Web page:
Baily, Edward Hodges (DNB00)
|←Baily, Charles||Dictionary of National Biography, 1885-1900, Volume 02
Baily, Edward Hodges
|1904 Errata appended.|
BAILY, EDWARD HODGES (1788–1867), sculptor, was born at Bristol, where his father was known as a skilful carver of figure-heads for ships. He was sent to a grammar school, but showed the common artistic repugnance to the regular studies. Young Baily would carve strange portraits of his schoolfellows, and showed no capacity for ordinary school work. At fourteen he entered a merchant's office, and remained there for two years. During this time he obtained some instruction from a modeller in wax, and greatly improved his opportunity. Soon he forsook commerce, and began taking portraits in wax. By virtue of some studies which he made from the antique, he obtained a fortunate introduction to Flaxman, in whose studio, in 1807, he became a pupil, and there he remained for seven years. In 1809 he entered the Academy schools, gaining silver and gold medals in quick succession. He was made an associate in 1817. In 1818 he executed for the British Literary Institution the beautiful statue which established his reputation, 'Eve at the Fountain.' In 1821 he was elected a full member of the Royal Academy. From this time until 1858 he was a busy man, and a constant exhibitor; the execution of portrait statues and busts occupying the greatest share of his attention. In the region of ideal art his taste led him rather towards domestic than classical subjects. Nagler gives high praise to a representation, in high relief, of 'Motherly Love.' Kindred subjects, the 'Mother and Child,' 'Group of Children,' and the like, were favourites of his, and were often repeated. Of his portrait statues, perhaps the best known are his Charles James Fox and Lord Mansfield in St. Stephen's Hall, Westminster. He had among his sitters many distinguished men, including Stothard, Fuseli, Flaxman, Byron, Haydon, and the Duke of Wellington. Of his connection with the duke an amusing account is preserved by Haydon. It shows the sculptor to have been at once a cool-headed and high-spirited man. Amongst purely fanciful subjects, besides those already referred to, 'The Graces,' 'Eve listening to the Voice,' and 'A girl preparing for the Bath' may be mentioned. In 1863 Baily, who for some years then past had done little, was made an 'honorary retired academician,' and exhibited no more. He died at Holloway on 22 May 1867. He stands high in his profession as an artist, but was not careful enough of the money his talent procured, and the last years of his long life were much embarrassed. A writer in the 'Art Journal' (July 1867) says: 'The years of his prolonged life were actively passed in upholding the dignity and purity of his art, and in its annals his name must always be referred to as one of the most successful and accomplished British sculptors of the nineteenth century.'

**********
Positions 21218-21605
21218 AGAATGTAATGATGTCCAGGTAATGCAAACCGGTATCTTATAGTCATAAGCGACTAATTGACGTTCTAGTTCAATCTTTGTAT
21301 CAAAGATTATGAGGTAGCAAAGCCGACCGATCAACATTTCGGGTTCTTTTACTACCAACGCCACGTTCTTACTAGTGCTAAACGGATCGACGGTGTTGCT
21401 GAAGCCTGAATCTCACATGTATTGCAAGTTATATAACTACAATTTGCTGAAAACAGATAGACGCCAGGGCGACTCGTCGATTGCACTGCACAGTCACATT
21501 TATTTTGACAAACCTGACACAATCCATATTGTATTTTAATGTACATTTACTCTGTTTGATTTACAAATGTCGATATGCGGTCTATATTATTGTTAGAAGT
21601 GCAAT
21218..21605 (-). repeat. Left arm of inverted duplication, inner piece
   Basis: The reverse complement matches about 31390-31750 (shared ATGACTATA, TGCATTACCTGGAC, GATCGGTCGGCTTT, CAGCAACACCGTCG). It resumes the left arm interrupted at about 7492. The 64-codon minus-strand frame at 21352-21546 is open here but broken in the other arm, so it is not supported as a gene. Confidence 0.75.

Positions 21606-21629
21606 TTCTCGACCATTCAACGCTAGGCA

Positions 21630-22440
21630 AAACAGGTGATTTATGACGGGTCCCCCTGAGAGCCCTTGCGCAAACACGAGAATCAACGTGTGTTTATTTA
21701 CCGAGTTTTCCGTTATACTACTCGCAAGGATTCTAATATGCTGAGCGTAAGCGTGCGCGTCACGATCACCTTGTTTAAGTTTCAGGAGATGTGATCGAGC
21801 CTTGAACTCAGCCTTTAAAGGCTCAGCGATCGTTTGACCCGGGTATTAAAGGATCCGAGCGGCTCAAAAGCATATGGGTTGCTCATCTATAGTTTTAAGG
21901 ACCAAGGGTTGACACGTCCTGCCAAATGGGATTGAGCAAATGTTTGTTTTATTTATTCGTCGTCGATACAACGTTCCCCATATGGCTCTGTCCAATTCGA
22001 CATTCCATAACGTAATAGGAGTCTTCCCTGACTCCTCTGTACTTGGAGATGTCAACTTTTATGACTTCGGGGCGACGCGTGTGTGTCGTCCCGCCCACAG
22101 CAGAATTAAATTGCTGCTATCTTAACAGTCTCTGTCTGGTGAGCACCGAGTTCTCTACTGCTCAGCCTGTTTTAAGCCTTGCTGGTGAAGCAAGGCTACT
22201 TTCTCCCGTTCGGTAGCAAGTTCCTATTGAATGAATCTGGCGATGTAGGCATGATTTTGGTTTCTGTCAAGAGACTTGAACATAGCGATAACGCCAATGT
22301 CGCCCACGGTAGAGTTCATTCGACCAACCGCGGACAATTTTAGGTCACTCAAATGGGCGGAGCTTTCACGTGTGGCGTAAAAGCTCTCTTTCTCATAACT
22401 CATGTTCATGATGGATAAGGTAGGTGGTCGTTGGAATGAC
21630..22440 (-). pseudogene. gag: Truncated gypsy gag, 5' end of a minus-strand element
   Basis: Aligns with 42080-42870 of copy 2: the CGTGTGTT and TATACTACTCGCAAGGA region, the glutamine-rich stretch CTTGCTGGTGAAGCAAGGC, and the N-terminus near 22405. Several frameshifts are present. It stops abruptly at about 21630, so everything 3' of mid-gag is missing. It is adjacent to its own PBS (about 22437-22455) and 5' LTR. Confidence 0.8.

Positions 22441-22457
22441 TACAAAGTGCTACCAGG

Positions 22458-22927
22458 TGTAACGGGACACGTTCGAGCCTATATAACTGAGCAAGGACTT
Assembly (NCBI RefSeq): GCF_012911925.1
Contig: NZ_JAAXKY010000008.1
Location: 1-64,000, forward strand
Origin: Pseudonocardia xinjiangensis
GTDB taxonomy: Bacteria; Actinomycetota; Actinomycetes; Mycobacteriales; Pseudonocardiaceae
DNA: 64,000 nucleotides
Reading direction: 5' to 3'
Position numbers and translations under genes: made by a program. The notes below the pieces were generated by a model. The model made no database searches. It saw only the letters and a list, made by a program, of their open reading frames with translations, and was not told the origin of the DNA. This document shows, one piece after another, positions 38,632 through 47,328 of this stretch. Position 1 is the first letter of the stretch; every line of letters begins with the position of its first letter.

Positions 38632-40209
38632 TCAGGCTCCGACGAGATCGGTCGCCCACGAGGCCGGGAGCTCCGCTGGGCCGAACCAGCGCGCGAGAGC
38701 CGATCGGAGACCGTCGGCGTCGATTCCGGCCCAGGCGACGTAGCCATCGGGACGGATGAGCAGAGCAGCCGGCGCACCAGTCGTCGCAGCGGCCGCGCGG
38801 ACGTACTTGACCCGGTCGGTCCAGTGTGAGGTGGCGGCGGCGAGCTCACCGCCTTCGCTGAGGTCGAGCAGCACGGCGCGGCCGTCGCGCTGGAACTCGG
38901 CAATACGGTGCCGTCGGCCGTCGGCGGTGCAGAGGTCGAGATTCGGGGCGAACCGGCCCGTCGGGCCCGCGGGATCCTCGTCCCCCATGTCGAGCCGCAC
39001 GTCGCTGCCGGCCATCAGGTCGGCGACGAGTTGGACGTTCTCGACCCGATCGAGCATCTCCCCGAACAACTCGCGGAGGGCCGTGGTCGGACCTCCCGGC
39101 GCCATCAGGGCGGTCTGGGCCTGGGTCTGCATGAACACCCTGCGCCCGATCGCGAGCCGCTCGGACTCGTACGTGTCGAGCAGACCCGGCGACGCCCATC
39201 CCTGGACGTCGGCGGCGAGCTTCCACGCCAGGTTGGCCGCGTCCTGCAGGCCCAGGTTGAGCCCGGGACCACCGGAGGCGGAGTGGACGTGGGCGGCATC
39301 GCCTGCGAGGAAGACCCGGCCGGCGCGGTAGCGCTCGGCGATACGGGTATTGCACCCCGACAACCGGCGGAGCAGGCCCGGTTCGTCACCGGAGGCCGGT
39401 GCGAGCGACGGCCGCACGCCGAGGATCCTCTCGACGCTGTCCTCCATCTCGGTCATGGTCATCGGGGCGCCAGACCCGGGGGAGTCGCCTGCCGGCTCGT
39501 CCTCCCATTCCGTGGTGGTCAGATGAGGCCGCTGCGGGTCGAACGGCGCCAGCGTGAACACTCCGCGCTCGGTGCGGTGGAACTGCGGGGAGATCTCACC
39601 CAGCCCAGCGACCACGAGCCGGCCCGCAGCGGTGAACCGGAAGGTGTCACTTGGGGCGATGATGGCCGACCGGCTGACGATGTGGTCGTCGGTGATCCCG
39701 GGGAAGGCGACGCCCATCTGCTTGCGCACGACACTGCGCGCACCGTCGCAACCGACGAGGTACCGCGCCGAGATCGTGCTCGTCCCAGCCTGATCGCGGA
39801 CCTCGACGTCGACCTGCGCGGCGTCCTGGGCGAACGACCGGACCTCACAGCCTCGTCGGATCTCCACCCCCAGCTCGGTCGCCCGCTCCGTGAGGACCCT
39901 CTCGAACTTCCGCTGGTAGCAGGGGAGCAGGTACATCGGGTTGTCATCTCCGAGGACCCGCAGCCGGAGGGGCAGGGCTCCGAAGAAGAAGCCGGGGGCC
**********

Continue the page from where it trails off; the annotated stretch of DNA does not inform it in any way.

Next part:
[Art Journal, 1867; Athenæum. 1 Juno 1867; Haydon's Life and Letters, 3 vols., edited by Tom Taylor; Nagler's Kunstler-Lexicon, ed. 1833; Redgrave's Dict, of Eng. School.]
|427||ii||27||Baily, Edward H.: for British read Bristol|